TEACHING TEENAGERS (Daniel in the lions' den)
“We’d like you to take over teens’ class EM12 as of next week.”“Huh? Why?”
“Well, their current teacher is having a nervous breakdown, the one before him resigned overnight, and the one before that got fired for clipping two of the students over the ear.”
The above conversation, or something like it, took place in Korea, and I asked if I could have extra money for teaching the bunch of unmanageable little beasts. The manageress, bless her heart, said yes. “We’ll call it ‘combat pay’,” she said. Not every school is as accommodating. They’ll usually just throw you into a teenagers’ class without explanation or apology, rather like Christians got thrown to the lions in Roman days.
So, how do you manage an unruly, hell-raising teen class when they have no interest in English, and no intention of studying? I wish I could impart a general strategy guaranteed to capture their interest and whole-hearted cooperation, but I haven’t discovered it yet. Instead I’ll just give you some hints about what has worked for me from time to time.
In the Korean class I mentioned above, I told them a joke one day (Man wakes up in hospital and the doctor says: “I’ve got good news and bad news. The bad news is we’ve had to amputate both your legs. The good news is that the man in the next bed has offered to buy your shoes.”) I then assigned two of the students to do a role-play of the story. What ensued was one of the most hilarious fifteen minutes I’ve ever had in any class, anywhere.
I’ve also had some success in telling teenagers stories. It’s a good move to adopt the pre-school teachers’ technique of repositioning the students nearer to you – perhaps sitting on the floor around you – before telling them the story. This, for some reason, quietens them down and makes them more receptive. I usually tell them a fairy-tale; one that they’re familiar with in their own language, for example Little Red Riding Hood. I have a few blown-up pictures of Little Red, Grandma, and the wolf, and I also have a cardboard replica of the wood-cutter’s axe. Like I say, this is usually successful. If the students are confident enough, you can get them to role-play the story afterwards.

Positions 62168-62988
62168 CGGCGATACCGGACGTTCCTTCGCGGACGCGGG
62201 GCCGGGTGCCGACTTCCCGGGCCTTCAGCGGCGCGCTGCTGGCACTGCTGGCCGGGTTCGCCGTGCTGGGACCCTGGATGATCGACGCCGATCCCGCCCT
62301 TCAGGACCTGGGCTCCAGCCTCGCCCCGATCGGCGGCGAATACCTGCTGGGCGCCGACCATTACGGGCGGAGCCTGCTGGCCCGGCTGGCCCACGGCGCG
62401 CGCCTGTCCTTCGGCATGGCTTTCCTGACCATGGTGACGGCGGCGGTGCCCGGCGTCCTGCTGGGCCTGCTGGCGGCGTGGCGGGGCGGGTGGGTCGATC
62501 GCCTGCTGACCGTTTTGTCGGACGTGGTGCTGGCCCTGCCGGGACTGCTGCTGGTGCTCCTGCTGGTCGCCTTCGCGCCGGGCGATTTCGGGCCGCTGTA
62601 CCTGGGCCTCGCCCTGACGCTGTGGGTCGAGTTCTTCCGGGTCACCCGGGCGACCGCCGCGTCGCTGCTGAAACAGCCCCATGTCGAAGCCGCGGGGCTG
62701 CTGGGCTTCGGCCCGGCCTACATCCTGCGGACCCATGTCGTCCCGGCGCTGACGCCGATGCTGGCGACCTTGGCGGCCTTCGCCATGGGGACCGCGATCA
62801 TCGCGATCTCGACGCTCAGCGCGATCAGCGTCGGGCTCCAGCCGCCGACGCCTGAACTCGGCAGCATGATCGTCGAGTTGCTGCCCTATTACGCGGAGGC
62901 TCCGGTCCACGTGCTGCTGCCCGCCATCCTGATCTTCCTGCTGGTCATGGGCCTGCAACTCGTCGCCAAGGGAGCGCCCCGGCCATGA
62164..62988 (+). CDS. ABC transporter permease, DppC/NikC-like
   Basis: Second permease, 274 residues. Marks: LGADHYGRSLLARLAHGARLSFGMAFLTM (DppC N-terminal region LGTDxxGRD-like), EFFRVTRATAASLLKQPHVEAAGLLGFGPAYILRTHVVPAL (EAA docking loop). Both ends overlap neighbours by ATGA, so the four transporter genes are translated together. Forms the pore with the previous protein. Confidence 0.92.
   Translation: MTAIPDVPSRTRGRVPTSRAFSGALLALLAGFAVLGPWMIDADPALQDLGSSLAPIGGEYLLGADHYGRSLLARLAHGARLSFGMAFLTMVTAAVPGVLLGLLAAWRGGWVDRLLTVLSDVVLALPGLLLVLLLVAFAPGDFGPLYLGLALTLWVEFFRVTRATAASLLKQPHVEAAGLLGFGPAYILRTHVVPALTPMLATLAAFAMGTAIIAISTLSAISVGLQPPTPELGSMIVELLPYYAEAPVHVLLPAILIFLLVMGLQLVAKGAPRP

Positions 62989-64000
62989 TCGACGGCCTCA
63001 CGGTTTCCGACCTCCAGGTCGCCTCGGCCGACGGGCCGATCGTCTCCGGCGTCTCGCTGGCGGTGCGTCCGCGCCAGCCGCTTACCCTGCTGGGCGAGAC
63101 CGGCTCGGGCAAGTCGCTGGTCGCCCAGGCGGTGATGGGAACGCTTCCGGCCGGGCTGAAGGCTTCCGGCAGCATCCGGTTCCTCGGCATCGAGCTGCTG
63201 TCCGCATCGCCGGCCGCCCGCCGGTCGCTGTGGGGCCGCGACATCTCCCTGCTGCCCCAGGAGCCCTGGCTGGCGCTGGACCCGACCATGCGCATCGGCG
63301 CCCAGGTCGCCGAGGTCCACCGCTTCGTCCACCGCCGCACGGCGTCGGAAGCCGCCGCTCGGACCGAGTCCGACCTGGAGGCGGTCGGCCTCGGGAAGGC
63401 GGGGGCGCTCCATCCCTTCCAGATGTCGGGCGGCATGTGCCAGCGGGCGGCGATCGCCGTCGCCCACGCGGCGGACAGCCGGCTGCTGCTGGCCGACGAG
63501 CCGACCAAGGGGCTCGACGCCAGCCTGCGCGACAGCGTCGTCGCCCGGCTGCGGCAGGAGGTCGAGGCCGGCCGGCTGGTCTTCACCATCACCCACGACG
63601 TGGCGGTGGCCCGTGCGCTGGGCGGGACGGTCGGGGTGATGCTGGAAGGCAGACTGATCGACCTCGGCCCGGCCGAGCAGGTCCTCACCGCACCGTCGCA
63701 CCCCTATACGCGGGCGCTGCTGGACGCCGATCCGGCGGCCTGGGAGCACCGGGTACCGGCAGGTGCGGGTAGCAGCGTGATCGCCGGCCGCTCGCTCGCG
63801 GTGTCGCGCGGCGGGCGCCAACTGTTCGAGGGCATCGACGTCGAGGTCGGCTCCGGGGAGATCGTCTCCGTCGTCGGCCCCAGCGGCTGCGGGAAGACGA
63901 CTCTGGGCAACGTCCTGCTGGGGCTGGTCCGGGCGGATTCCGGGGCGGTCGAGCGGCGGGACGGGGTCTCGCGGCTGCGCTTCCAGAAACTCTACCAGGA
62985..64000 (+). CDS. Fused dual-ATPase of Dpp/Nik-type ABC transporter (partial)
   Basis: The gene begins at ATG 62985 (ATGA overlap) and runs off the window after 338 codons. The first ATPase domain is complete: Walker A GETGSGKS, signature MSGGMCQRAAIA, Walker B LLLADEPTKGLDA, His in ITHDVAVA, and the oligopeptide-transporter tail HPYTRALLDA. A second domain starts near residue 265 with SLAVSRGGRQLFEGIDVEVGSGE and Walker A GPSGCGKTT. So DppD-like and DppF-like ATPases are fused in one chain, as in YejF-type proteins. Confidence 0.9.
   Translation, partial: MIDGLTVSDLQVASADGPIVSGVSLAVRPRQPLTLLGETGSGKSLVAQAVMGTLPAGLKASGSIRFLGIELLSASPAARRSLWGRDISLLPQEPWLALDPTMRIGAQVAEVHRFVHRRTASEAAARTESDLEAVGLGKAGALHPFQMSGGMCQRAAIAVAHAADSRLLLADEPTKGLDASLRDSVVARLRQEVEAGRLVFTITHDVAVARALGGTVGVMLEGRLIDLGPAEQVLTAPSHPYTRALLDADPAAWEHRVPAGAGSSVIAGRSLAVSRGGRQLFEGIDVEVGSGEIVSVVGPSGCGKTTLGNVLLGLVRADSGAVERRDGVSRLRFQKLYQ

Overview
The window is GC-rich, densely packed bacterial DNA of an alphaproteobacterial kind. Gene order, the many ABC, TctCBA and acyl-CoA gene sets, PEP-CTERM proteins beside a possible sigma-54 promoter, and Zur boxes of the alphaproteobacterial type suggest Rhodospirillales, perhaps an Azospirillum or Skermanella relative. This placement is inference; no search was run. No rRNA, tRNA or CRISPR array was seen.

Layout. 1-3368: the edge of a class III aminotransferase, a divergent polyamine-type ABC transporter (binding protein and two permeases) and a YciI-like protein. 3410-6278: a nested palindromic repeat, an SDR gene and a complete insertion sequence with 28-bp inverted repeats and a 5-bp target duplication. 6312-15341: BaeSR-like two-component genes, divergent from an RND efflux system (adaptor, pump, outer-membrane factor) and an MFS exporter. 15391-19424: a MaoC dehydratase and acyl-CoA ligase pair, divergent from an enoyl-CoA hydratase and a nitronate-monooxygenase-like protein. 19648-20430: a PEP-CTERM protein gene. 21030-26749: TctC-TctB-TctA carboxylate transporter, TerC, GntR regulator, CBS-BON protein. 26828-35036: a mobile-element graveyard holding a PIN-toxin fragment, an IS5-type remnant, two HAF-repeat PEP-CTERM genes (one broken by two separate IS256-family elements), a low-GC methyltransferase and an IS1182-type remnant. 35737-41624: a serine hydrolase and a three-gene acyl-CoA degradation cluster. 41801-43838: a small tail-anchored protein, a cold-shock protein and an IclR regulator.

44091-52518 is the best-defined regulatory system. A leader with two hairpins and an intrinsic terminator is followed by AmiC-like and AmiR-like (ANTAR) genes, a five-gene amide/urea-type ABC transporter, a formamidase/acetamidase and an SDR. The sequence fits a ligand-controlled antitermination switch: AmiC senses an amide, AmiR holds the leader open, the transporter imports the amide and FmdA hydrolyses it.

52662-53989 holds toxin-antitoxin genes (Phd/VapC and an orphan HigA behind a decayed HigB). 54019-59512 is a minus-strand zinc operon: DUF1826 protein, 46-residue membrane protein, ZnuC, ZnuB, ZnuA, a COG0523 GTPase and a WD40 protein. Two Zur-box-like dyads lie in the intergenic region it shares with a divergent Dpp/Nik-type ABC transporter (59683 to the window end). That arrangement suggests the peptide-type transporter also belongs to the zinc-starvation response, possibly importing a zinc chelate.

Bringing in realia from home is also a useful ploy. I took my remote-controlled toy helicopter into one particularly nightmarish class once, and it captured their attention for all of fifteen minutes. It didn’t elicit much English, but in a teenagers’ class, who cares? As long as you can shut them up for a period of time, you’ve done well. And no student is going to go home and complain “We didn’t study much English. We just played with a toy helicopter!”
Another thing that has worked for me. Magic tricks. I do a few simple magic tricks, then teach the class how to do them. In fact this has worked almost too well. In subsequent lessons, their constant demand has been “More magic!” You’ll also find that some of the kids can do tricks of their own, and are only too willing to demonstrate them to the class.
Well that’s it. A joke and a role-play, a story and a role-play, realia, and magic. Not much, is it? A pretty poor offering from someone who’s been 40 years in the classroom. Ok, ok, I’ll admit it, but then teenage classes are a species outside the normal parameters. But anyway, why do these particular four activities work with teenagers? The answer, I think, is the one thing that the four activities all have in common. They’re mostly student-centered rather than teacher-centered. Wow! I may have just stumbled upon the one general strategy guaranteed to capture teenage students’ interest and whole-hearted cooperation! Gee, I’m good! And you read it here first!!!